Mansfield and Sutton Astronomical Society, UK
*Corresponding author:Martin Braddock, Sherwood Observatory, Mansfield and Sutton Astronomical Society, Coxmoor Road, Sutton-in-Ashfield, Nottinghamshire, UK
Submission: August 27, 2018;Published: August 31, 2018
ISSN 2637-8078Volume2 Issue4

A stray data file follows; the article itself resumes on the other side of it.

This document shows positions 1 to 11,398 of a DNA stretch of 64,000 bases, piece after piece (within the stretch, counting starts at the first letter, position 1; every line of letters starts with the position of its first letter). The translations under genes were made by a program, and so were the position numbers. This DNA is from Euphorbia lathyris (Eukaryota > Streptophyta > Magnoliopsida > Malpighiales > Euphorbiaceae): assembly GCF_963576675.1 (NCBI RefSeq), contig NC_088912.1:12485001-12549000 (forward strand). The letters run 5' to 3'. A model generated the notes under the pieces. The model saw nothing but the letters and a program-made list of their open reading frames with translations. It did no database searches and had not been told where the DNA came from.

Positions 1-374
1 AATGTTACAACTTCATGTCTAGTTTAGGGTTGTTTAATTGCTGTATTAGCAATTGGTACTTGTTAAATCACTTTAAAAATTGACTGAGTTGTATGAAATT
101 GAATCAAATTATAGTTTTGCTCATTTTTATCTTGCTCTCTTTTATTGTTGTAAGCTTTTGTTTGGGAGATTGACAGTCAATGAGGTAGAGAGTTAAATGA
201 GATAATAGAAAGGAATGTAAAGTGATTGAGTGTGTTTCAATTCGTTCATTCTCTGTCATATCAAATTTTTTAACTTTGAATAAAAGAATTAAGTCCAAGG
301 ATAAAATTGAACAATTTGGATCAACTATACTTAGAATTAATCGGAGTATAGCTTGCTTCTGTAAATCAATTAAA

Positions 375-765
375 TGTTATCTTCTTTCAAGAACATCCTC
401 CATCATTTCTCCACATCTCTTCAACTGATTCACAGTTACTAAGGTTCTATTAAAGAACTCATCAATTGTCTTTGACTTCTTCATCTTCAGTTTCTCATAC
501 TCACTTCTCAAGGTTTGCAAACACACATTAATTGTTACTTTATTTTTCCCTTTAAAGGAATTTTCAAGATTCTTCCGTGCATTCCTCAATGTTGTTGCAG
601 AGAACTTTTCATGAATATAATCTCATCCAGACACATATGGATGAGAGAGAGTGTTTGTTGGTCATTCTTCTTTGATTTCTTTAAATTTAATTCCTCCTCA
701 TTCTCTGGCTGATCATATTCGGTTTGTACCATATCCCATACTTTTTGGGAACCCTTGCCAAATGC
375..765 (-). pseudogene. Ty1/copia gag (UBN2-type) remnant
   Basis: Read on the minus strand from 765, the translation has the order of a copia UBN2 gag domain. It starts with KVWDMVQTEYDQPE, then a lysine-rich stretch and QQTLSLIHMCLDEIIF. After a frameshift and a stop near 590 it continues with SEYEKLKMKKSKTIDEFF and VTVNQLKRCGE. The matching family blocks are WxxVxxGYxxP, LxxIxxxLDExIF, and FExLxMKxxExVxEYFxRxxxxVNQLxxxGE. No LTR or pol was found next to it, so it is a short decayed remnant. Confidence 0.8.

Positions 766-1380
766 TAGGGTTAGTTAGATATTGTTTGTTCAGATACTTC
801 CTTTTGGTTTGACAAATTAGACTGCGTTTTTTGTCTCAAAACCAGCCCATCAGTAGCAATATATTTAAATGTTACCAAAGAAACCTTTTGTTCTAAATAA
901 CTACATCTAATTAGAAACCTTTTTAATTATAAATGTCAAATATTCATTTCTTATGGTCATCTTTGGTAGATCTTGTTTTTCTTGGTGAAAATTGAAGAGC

The routine detection of exoplanets has started to yield a candidate list of new worlds potentially capable of harboring or sustaining life. To date 3775 exoplanets have been confirmed contained within 625 planetary systems. Of the 3775 planets, 55 are deemed suitable to support life of which 1 is subterran (0.1-0.5ME or 0.4-0.8RE; ME=Earth mass, and RE=Earth radius), 22 are terran (0.5-5ME or 0.8-1.5RE) and 32 are superterran (5- 10ME or 1.5-2.5RE) [1,2]. Facilitated in part to date by the Gaia [3,4] and Kepler space telescopes [5,6], the launch of the Transiting Exoplanet Survey Satellite (TESS) on April 18th, 2018 [7,8] which will monitor more than 200,000 stars for temporary drops in brightness caused by planetary transits further increases what is surely a highly likely outcome; identification of a set of candidates for further exploration. In 2018, the principle driver for identification of an ’Earth 2.0’, a planet very close to Earth characteristics is scientific curiosity and to determine whether life exists in, or beyond our Solar system. However, there is now growing evidence that the activities of humans as of 12,000yrs ago and to the present day have increased extinction rates of many species and that we are experiencing the 6th extinction level event (ELE) or the Holocene extinction [9,10]. The consequences of this latest ELE may add urgency to considering other planets for where mankind can migrate and settle, in part as a potential staging post for further exploration and in part as a failsafe should Earth become inhospitable to supporting life as we know it today. For both near (solar system) and deep (beyond solar system) space travel, the ergonomic challenges facing manned spaceflight for both human physiological and psychological adaptation to microgravity are well understood and countermeasures for and mitigation of the effects of microgravity are being developed , which include generation of artificial or simulated gravity in space [12-14]. The longevity of human lifespan is an as yet unsurmountable obstacle for reaching even the nearest stars with propulsion technologies available today and strategies are being considered which may prolong functional lifespan . An alternative route to exploring deep space is to deploy unmanned space probes which combine the evolving fields of artificial intelligence, design and deployment of nano spacecraft and the futuristic concept of sending humans as avatars on small lightweight spacecraft as an e-crew. Taken together, it is possible to construct two parallel lines of thinking and simple decision matrices which utilize manned or unmanned space craft and in the first review we will consider their application to both near and far distance space travel missions.